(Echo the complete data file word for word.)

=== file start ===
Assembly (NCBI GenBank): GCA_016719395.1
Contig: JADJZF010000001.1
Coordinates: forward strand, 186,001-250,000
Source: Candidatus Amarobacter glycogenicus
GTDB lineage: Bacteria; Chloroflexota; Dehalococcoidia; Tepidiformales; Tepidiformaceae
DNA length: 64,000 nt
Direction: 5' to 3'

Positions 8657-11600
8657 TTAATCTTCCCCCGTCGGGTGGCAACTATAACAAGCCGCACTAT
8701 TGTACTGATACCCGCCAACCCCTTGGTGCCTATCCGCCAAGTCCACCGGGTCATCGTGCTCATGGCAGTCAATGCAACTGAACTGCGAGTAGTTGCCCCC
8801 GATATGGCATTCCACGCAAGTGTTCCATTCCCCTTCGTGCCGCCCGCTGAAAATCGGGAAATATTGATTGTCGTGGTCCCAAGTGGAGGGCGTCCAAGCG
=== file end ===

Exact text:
Assembly (NCBI GenBank): GCA_016719395.1
Contig: JADJZF010000001.1
Coordinates: forward strand, 186,001-250,000
Source: Candidatus Amarobacter glycogenicus
GTDB lineage: Bacteria; Chloroflexota; Dehalococcoidia; Tepidiformales; Tepidiformaceae
DNA length: 64,000 nt
Direction: 5' to 3'

Positions 8657-11600
8657 TTAATCTTCCCCCGTCGGGTGGCAACTATAACAAGCCGCACTAT
8701 TGTACTGATACCCGCCAACCCCTTGGTGCCTATCCGCCAAGTCCACCGGGTCATCGTGCTCATGGCAGTCAATGCAACTGAACTGCGAGTAGTTGCCCCC
8801 GATATGGCATTCCACGCAAGTGTTCCATTCCCCTTCGTGCCGCCCGCTGAAAATCGGGAAATATTGATTGTCGTGGTCCCAAGTGGAGGGCGTCCAAGCG